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Active site

In biology and biochemistry, the active site of an enzyme is a region to which another molecule or molecules can bind. This molecule is called the substrate. The shape of the active site allows this particular substrate to fit correctly, and to be held in place by temporary bonds.

The active site in many enzymes can be inhibited or suppressed by the presence of another molecule. There are two ways in which this can occur. In competitive inhibition[?], the active site itself is blocked when a molecule similar in shape to the substrate bonds to the active site and cannot be processed by the enzyme. In noncompetitive inhibition[?], a molecule bonds to the enzyme at another site, the allosteric site[?], and this bond causes the enzyme to transform such that the active site is rendered useless. Often certain metabolic pathways are designed such that after several stages negative feedback will cause the inputs of the system to become reduced.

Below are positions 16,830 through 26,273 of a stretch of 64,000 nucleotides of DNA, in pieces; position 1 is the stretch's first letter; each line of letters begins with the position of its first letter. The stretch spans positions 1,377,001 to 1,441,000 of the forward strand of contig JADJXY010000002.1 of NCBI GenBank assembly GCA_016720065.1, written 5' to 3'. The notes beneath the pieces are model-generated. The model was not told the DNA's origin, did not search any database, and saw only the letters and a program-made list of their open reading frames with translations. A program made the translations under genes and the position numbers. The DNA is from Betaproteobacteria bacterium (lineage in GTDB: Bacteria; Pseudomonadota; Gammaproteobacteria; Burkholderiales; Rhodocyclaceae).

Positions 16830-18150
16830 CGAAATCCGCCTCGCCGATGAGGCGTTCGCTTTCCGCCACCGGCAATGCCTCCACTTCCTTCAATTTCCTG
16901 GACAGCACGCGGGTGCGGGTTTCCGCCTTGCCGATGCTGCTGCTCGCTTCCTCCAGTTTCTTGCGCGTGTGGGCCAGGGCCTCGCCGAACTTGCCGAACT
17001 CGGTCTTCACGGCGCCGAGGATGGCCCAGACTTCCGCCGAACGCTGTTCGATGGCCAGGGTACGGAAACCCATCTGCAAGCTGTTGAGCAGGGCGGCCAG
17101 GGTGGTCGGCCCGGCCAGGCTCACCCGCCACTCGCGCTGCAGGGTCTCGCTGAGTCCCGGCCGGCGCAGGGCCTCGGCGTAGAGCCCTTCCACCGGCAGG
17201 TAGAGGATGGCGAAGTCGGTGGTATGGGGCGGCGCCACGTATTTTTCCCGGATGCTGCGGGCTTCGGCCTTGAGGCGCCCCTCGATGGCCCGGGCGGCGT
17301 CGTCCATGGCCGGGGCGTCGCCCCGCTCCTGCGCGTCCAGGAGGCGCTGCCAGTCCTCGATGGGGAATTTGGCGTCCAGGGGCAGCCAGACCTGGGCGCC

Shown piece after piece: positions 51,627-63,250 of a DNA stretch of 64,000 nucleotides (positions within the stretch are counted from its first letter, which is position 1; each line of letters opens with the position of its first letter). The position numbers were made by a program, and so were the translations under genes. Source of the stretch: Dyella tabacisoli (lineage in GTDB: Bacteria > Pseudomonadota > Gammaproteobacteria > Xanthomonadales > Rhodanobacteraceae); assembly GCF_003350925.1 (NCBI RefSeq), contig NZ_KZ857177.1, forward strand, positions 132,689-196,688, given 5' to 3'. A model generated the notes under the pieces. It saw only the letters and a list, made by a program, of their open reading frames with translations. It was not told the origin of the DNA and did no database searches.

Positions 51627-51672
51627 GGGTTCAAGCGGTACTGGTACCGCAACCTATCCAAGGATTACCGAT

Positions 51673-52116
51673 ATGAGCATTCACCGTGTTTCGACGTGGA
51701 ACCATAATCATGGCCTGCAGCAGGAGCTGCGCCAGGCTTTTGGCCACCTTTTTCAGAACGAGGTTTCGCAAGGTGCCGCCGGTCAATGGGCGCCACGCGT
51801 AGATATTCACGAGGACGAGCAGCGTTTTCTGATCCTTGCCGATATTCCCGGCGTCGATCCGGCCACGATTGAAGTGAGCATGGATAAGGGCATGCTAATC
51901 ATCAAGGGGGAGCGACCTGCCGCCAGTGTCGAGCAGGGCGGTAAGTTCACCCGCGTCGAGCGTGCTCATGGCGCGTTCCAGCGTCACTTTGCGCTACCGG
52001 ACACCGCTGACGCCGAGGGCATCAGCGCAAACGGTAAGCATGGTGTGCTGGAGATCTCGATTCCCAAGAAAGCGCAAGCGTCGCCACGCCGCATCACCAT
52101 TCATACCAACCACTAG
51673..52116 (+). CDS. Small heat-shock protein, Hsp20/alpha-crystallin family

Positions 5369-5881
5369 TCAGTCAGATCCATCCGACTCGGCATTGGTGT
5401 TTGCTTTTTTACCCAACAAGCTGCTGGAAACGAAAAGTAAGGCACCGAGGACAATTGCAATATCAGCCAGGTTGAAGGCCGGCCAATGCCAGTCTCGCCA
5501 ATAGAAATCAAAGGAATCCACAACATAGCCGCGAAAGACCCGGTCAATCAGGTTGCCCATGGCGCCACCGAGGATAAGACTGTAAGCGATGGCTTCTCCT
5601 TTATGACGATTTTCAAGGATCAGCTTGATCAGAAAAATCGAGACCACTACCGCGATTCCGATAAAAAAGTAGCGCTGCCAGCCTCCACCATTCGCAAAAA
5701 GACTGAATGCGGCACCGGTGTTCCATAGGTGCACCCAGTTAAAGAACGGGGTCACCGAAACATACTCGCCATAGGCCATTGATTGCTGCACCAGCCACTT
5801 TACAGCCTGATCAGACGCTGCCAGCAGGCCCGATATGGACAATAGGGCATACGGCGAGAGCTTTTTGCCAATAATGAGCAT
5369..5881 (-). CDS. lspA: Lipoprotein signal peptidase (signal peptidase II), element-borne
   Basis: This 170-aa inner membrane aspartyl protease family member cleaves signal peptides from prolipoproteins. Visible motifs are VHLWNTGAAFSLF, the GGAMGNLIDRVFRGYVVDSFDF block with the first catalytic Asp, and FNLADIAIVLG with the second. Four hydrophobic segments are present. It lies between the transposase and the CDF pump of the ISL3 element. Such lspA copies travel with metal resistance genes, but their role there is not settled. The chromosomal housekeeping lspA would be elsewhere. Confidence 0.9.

There are two theories of how enzymes work: the lock and key mechanism and an alternative theory whereby the active site binds and encloses onto the substrate molecule. Often enzymes bond to their substrate by Van der Waals forces or hydrogen bonds between the R' groups in the amino acid monomers.



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